Wikis don't look very impressive as a website, but for an open source project they are a great way of maintaining documentation. Nobody likes writing documentation, which is why it needs to be made as easy as possible. For example, if a user mails the project mailing list with a question about installing that software, it usually means that the documentation needs to be updated and this can be done in about a minute. (On the other hand, if a project has a frequently-asked questions page, it means that they couldn't be bothered improving the documentation.)

Fortunately, spam can simply be controlled using permissions (thanks to David Wild for some of these suggestions). To begin with, make sure you keep an eye on the Recent Changes feed on your wiki (use an RSS reader). (As an aside, if your Recent Changes feed is broken, a possible cause is that you have installed an extension and included a rouge blank line after the final "?>" - this happened to me.)

Next you need to edit the permissions in LocalSettings.php to disable anonymous edits and disable account creation except by users who already have accounts. Of course, the admin is always allowed to do whatever. I'll explain the rationale for this below, but first here are the settings:

# No anonymous editing allowed
$wgGroupPermissions['*']['edit'] = false;
$wgGroupPermissions['user']['edit'] = true;
$wgGroupPermissions['sysop']['edit'] = true;
# Only users with accounts can create accounts
$wgGroupPermissions['*']['createaccount'] = false;
$wgGroupPermissions['user']['createaccount'] = true;
$wgGroupPermissions['sysop']['createaccount'] = true

On one of the wikis I am involved with on SourceForge, we had already disabled anonymous edits. However, anyone could create an account. At some point the spammers upgraded their spam software and were then able to create accounts on the wiki. Since the RSS feed for recent changes was not working (for the reason described above), it was three days and about 1000 spam accounts later before I realised the problem. At that stage it was too late to implement the solution I described above. Instead, I created a new group 'human', added the 10 or so real accounts to that group and gave them permissions while simultaneously removing all permissions from the regular 'user' account.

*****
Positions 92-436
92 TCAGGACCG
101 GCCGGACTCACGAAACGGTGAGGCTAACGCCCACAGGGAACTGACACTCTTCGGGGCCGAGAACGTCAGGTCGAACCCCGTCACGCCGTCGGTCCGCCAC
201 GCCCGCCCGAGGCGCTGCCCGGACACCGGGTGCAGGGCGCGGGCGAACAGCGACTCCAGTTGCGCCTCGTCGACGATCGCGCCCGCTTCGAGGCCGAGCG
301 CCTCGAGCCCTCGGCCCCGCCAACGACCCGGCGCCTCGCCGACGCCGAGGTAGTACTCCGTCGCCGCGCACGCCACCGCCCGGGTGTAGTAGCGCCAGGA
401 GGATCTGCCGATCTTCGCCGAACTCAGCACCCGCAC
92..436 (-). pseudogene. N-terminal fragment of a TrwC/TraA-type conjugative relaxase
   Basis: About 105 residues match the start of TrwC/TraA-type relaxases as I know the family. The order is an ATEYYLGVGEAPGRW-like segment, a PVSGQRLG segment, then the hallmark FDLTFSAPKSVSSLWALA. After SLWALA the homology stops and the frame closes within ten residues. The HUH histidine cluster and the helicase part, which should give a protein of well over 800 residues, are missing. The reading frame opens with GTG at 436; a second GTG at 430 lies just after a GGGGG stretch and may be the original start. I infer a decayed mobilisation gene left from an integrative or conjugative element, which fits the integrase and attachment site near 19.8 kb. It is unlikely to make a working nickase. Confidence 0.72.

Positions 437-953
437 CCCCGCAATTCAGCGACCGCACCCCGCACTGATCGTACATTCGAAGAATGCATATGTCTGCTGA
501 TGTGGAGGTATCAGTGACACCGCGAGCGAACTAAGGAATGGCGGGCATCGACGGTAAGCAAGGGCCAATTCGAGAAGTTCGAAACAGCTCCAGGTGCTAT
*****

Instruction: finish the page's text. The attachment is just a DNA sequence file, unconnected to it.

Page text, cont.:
# Only 'humans' can edit
$wgGroupPermissions['*']['edit'] = false;
$wgGroupPermissions['user']['edit'] = false;
$wgGroupPermissions['human']['edit'] = true;
$wgGroupPermissions['sysop']['edit'] = true;
# Only 'humans' can create accounts
$wgGroupPermissions['*']['createaccount'] = false;
$wgGroupPermissions['user']['createaccount'] = false;
$wgGroupPermissions['human']['createaccount'] = true;
$wgGroupPermissions['sysop']['createaccount'] = true;

Bye-bye spam. Of course, I still had to revert about 30 edits...:-/

Image credit: freezelight

Friday, 2 November 2007

ANN: cclib 0.8 released - parsers and algorithms for comp chem

On behalf of the cclib development team, I am pleased to announce that cclib 0.8 is now available for download.

cclib is an open source library, written in Python, for parsing and interpreting the results of computational chemistry packages. It currently parses output files from ADF, GAMESS (US), GAMESS-UK, Gaussian, Jaguar, Molpro and PC GAMESS. A paper is currently in press.

The main changes in this release are:
* the addition of a Molpro parser
* support for writing data to/from files as JSON
* API additions: charge, multiplicity, Natural Orbital coefficients
* New method: Lowdin population analysis
* use of Numpy instead of Numeric

Among other data, cclib extracts:
* coordinates and energies
* information about geometry optimization
* atomic orbital information
* molecular orbital information
* information on vibrational modes
* the results of a TD-DFT calculation

cclib also provides some calculation methods for interpreting the electronic properties of molecules using analyses such as:
* Mulliken and Lowdin population analyses
* Overlap population analysis
* Calculation of Mayer's bond orders.

For more information see our website, read the tutorial, or send us an email.